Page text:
My next opponent in the CyberVasl tournament was Tom Arnold. We chose J106 Marders not Martyrs. Tom asked if we could exchange files over Skype which was new to me. I use Skype for live play and also when I was in a World of Tanks clan to platoon in-game. It worked out pretty good, but took me a few files to remember to check it as I usually get my files through e-mail.
J106 is a small scenario. Actually a bit smaller than I really like to play but for this tournament it was just right. Basically, ten Russian squads and four KV-1’s cross open ground in front of five 1st line Germans with two Marder tank destroyers which are inevitably going to be on the hill of board v. Dice gave me the Russian attack and I had 5.5 turns to get 17 points off the west edge, 3 of which had to be infantry.
As usual, I realized what I needed to do after the scenario was over.
The game started off innocently enough. I figured I would get a couple of quick shots at the open topped Marders from my hill with the mortar, possibly getting a result. The only result was a miss, with no rate. It was the only shot the mortar would get the whole game as Tom busted him up in defensive fire of the first turn. But before all of that fun, I drove a KV up the hill and Tom’s first roll of the game was 1,1. Sweet! this is gonna be fun!
My infantry did well, pushing the half squad out of the way and getting to the edge of the woods quickly. The other three KV’s drove on board and Tom poked holes in two of them. The third had to sit behind the orchards for most of the rest of the game.
With the demise of 75% of my tanks, the game got stupid simple for me. Infantry was going to have to do the job, a tall task.
Honestly, my ground pounders were mostly up to the task. Tom really had a hard time dealing with them. Virtually all of his shots were at Russian units in open ground, and he just couldn’t get any lasting results. On the other hand, I got some nice results, but never really put the German landsers out of commission. I really needed to put one of the Marders out of action to have a shot at getting the last KV off the board, but they stood tall .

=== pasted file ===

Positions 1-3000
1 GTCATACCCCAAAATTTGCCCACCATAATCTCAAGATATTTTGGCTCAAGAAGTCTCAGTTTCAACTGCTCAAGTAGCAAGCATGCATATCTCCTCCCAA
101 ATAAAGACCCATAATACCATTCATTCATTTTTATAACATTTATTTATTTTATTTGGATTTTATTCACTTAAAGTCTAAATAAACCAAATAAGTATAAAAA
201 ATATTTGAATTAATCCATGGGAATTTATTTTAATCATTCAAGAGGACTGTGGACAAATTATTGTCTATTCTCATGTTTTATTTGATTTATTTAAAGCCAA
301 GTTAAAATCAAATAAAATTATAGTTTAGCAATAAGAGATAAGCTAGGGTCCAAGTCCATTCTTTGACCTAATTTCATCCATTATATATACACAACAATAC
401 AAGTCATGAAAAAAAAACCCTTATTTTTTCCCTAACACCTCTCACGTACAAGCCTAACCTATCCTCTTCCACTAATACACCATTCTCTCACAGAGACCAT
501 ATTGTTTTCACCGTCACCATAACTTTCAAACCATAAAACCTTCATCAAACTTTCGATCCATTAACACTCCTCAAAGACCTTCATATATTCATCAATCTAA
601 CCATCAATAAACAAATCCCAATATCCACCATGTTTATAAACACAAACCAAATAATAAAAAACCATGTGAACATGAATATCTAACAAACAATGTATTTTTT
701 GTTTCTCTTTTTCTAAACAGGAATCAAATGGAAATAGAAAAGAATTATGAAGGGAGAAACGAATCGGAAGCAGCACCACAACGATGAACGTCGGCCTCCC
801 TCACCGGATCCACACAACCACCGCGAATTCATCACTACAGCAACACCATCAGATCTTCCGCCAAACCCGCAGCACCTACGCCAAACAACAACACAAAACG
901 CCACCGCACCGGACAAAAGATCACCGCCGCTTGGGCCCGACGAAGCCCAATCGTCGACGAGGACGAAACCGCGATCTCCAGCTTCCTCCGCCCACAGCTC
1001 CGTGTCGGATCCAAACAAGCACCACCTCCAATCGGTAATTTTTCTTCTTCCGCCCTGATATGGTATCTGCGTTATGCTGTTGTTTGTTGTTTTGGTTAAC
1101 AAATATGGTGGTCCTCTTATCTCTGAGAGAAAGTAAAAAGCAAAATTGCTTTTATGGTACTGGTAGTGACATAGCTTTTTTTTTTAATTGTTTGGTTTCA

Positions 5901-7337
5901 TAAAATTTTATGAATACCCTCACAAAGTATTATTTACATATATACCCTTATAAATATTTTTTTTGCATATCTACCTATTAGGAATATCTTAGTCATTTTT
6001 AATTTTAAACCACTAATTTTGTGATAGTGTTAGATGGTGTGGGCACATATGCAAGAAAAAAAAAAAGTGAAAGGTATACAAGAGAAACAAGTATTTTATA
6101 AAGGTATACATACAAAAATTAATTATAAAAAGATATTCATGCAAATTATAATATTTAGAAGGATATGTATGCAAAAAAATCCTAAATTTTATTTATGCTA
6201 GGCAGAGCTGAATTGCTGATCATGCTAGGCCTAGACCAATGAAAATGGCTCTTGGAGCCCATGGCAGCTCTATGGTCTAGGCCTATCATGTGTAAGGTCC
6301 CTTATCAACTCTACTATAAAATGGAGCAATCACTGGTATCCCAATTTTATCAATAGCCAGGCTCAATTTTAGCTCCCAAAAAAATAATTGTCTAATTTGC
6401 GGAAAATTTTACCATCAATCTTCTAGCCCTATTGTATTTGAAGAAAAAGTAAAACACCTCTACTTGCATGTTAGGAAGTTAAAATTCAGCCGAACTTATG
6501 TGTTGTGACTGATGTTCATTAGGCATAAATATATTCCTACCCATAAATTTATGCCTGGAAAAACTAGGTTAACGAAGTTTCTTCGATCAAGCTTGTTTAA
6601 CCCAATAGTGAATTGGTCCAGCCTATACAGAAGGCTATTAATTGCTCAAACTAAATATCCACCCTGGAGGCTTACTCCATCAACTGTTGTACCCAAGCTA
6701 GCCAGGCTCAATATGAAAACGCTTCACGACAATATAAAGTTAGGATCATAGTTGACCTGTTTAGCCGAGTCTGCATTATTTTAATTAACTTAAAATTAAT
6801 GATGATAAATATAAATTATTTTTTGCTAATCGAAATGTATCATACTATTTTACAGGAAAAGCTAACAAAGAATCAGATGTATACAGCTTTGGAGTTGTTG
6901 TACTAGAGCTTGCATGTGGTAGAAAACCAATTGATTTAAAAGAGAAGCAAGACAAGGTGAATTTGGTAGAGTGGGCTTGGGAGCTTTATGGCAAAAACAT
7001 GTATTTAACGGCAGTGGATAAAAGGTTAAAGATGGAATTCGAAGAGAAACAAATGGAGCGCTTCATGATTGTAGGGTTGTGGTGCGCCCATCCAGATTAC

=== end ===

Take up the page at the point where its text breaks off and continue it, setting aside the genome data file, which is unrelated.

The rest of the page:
My troops kept inching forward to close with the enemy and hopefully make a dash off the edge, taking minimal damage in the process. My problem was if the KV didn’t make it, ALL of my infantry would have to get to the exit.
With two moves left, I started up ol’ Betsy and made the dash.
Tom missed in first fire and got no ROF, I have a chance. The infantry advances up and steel’s themselves for the last mad dash through the residual.
Tom cashes in on his acquisition, knocking out my last KV, leaving me in a bad spot. My guys make the last mad dash and come up short, having to run the gauntlet of residual. Tom also wisely put bodies in all the expected easiest exit paths, making me have to climb the hills. I calculated it out, all of my units could exit in the advance phase, but no one could break or pin….. incredibly unlikely and the results matched the expectations.
As with most of my opponents, Tom is a more skilled player than I am. I realized belatedly, that the Marders are, of course, the key to the game. I should have utilized my infantry to put fire on the Tank Destroyers, the open tops make them extremely vulnerable. I thought I could get some fire on them with the mortar, but with it’s failure, Tom knocked it out quickly and it was a bad risk on my part. In this game, that mortar could have spun the game around to my advantage. The KV’s 11 armor factors are no match for 17 to kill from two TD’s with 3 rate of fire. 6 to kill is no guarantee, but if he gets enough rate…… and he will….. the KV’s are dead. Without KV points, the game is over, as it was here.
I didn’t respect the TD’s enough, and I overestimated my armor. I also didn’t appreciate the deeper puzzle of this scenario, it’s not as simple as I broke it down to. A common failing on my part.
Tom was awesome to play, and I appreciated the game, hopefully I learned a bit from it.
Thanks for reading.